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Religion vs ideology debate sparks off in China

By K J M Varma
November 03, 2010 16:05 IST
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Two senior leaders of China's ruling Communist Party of China visited a renovated ancient temple in Guangzhou province and offered prayers, sparking off a "heated debate" in the country's official media on whether the Communists, "who are supposed to be atheists", can engage in idol worship.

Guangzhou Mayor Wan Qingliang and Vice Mayor Su Zequn attended the opening ceremony of the ancient Chenghuang Temple, or Town's God Temple, which was reopened recently after the renovation that cost $3 million.

The Chenghuang temple, built in 1370, was a landmark in Guangzhou, a province in south China, in the Ming (1368-1644) and Qing (1644-1911) dynasties.

The two officials, while touring the renovated temple, prayed before the statue of Hai Rui (1514 -1587), a famous Chinese official of the Ming Dynasty whose name has become synonymous with honesty and integrity in office.

"The news that Guangzhou Mayor and Vice Mayor visited the reopened Taoist temple and worshiped the Idol has been widely circulated online and stirred a heated debate over whether the Communist leaders, who are supposed to be atheists, can worship the Idol," said a write-up in the ruling communist party's mouthpiece People's Daily's discussion forum.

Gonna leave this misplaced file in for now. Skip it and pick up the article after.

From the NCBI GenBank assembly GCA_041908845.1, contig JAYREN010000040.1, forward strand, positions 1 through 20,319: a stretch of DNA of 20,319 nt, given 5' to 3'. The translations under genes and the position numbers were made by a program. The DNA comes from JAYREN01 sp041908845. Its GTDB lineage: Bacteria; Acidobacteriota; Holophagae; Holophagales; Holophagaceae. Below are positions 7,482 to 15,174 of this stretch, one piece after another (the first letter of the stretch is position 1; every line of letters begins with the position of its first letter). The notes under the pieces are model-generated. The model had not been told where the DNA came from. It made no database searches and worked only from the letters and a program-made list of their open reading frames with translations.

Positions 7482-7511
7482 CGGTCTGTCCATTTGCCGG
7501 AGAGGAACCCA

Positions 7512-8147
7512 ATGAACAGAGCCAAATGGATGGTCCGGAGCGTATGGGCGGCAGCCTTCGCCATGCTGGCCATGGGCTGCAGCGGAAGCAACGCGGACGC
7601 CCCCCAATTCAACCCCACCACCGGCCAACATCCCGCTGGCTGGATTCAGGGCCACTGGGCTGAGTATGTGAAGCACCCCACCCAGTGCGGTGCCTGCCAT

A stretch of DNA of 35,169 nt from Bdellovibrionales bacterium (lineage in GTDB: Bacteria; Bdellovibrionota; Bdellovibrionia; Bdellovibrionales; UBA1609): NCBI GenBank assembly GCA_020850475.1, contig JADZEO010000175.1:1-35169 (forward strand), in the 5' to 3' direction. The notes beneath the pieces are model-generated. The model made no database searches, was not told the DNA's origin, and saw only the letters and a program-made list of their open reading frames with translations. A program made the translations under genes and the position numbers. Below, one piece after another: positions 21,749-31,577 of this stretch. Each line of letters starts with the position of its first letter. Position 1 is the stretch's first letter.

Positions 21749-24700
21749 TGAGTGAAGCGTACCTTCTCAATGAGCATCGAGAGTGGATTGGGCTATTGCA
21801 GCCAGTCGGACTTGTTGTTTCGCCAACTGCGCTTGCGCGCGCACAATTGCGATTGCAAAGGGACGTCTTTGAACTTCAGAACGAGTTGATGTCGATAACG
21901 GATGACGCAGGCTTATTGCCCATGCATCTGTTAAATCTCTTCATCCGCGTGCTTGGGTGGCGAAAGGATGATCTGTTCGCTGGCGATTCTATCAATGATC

Mayor Wan, during his temple visit, said officials are supposed to worship the figure, begging him for the blessing of a clean government. Vice Mayor Su, walking close to him, immediately bowed before the statue and murmured, "please help the city's construction sector to stay far away from corruption."

"Mayors' worship of the clean official in history is a media hype. But some also argue that the Guangzhou mayors at least have the conscience of being clean and what they have said and done just reflect their weakness in face of the harsh reality in which corruption and graft in officialdom is almost an epidemic eroding the governments at varying levels and poisoning the social mood as a whole," the write-up said.

"Thereby, what they worshiped is not an idol, but the spirit the idol represents," it said, but asked "Do the officials have to pray for clean government?"

The Daily regularly posts write-ups in its forum asking people to vote for or against the topic to express their opinion.

This particular report has not received any votes so far.

The Chinese Communist Party, which is rapidly undergoing changes after it came out of the radical ideology since 1980s' economic reforms, insists that it still adheres to core values of the Communist ideology.

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K J M Varma in Beijing
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